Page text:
1. Hey Tim- what is the link to the Lileks editorial?

      Posted by mencken_cynic on 2007 04 17 at 11:17 PM • permalink


    1. I couldn’t be more shocked If I stuck my pecker in an electric eels mouth. What the hell are RWDB’s doing owning clothes lines or clothes dryer’s? Don’t you chuck your clothes out at the end of each day and have new ones flown in from your Camobodian sweat shop? Smarten up, the lot of you.

      Posted by Infidel Tiger on 2007 04 17 at 11:30 PM • permalink


    1. Proper clotheslines are made with light steel cable not some pansy “rope” or “string” or what-have-you.

      Posted by wreckage on 2007 04 17 at 11:40 PM • permalink


    1. #63 – No editorial, Mencken – just a remark made here in the finest comment section in God’s own Antipodes. Number eight, to be exact.

      Posted by Lileks on 2007 04 17 at 11:52 PM • permalink


    1. The various new tenants in my building arriving from parts unknown, are all habitualised to hanging their washing over the apartment’s balcony to dry.  I am so sick of calling on the strata manager to send them the “Strata Living” brochure (with multiple translations) that I could… that I could… ah what the fuck – I’m moving soon.

      Posted by anthony_r on 2007 04 17 at 11:59 PM • permalink


    1. This is my favorite:

      Tim Eames, a British designer who lives in Los Angeles, does not own a dryer. “The thought of getting a machine to do something as simple as drying my laundry is totally inconceivable,” he said.

      I guess taking a machine to do something as complicated as moving him from the UK to LAX must have really blown his mind.

      Posted by Tommy Shanks on 2007 04 18 at 12:29 AM • permalink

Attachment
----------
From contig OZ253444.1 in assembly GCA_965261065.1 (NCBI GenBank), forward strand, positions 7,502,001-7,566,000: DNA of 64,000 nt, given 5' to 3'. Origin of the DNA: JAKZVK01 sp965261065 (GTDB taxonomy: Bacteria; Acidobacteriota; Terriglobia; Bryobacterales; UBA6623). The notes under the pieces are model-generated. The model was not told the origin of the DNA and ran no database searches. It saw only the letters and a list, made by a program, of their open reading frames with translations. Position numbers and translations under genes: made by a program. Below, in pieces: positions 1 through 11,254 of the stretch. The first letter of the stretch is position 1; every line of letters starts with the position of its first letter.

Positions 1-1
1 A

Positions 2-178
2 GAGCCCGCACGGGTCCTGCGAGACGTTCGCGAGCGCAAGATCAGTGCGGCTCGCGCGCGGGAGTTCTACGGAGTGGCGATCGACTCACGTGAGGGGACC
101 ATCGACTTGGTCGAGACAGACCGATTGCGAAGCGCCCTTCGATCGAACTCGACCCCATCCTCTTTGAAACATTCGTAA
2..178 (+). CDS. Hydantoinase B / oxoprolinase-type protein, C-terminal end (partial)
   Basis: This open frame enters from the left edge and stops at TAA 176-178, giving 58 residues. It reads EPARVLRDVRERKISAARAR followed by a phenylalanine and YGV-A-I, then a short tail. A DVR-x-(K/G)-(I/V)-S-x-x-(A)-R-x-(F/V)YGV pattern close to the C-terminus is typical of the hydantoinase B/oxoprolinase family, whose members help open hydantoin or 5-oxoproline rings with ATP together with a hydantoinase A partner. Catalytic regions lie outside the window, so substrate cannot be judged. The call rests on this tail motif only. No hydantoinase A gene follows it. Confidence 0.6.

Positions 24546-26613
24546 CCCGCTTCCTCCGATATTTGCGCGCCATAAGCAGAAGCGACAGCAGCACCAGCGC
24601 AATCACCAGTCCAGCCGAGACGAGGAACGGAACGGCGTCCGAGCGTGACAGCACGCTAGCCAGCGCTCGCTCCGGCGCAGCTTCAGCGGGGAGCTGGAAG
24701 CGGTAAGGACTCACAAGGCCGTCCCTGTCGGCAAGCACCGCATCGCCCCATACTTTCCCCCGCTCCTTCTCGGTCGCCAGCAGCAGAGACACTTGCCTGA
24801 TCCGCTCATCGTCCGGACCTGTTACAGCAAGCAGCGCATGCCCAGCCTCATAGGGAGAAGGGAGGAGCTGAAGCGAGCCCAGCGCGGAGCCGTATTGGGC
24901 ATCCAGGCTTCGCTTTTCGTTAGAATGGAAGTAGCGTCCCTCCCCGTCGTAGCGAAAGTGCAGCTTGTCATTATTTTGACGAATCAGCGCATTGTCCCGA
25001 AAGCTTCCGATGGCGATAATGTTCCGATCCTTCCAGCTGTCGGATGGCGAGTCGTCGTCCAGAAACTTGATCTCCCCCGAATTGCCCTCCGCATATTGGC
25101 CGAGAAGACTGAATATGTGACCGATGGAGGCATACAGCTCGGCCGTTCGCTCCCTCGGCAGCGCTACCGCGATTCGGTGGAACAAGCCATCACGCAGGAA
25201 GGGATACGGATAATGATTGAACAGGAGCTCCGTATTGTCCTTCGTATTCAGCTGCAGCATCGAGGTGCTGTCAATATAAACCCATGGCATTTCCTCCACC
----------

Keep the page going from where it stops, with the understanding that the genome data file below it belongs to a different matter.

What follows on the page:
1. Yes, light steel cable gives the best combination of strength, tautness, cleanliness without rust and grip. This is important.

      Further, my clothesline is one of the last partially functioning hydraulic systems still in operation in Australia.

      I say partially because it still dries clothes like the day it was installed, but the hydraulic oil function no longer works and the line sadly stays at only one level.

      Accordingly, I have installed split tennis balls on the ends of each of the four radial steel posts to prevent me losing an eye each time I hang out the clothes.

      Details here for the engineering-minded.

      Posted by ilibcc on 2007 04 18 at 12:45 AM • permalink


    1. #12 Habib

      as my terrible Celtic skin

      Was your nickname at school “Fluoro”?

      Posted by kae on 2007 04 18 at 02:03 AM • permalink


    1. #13

      What are y’all a bunch of Luddites? The whole point of technology is to look good without having to feel guilty about it (or pay for it).

      That’s why we have the internet.
      And radio.

      Posted by kae on 2007 04 18 at 02:08 AM • permalink


    1. #14
      I used to do that, colourcoding the pegs with eachother.
      Then I realised it my be a bit OCD, so I stopped.

      Now I’m only obsessive about hanging like things together, you know, certain things dry at the same rate and if it rains it’s good to be able to gather the dry or near dry stuff easily…

      Um. I hang my clothes under the carport now… *sigh*

      Posted by kae on 2007 04 18 at 02:21 AM • permalink


    1. Every appliance in my home, including the grey water and pressure pumps, run on electricity.
      My quarterly power bill is about $230. Now, take off the Ambulance Levy (and that’s a whole other crock cos I’m in a health fund), of about $22, and my bill isn’t too bad. I have fluoro lights in all rooms where the light is left on for any length of time, this is to save me money. I also like to turn lights off in rooms I am not actually in – easy.
      Recently my state government sold of the sale section of Energex and now I pay another company. It’s going to make power cheaper (yeah, whatever). There’s a brochure in my latest bill, which I received yesterday, telling me all about green power.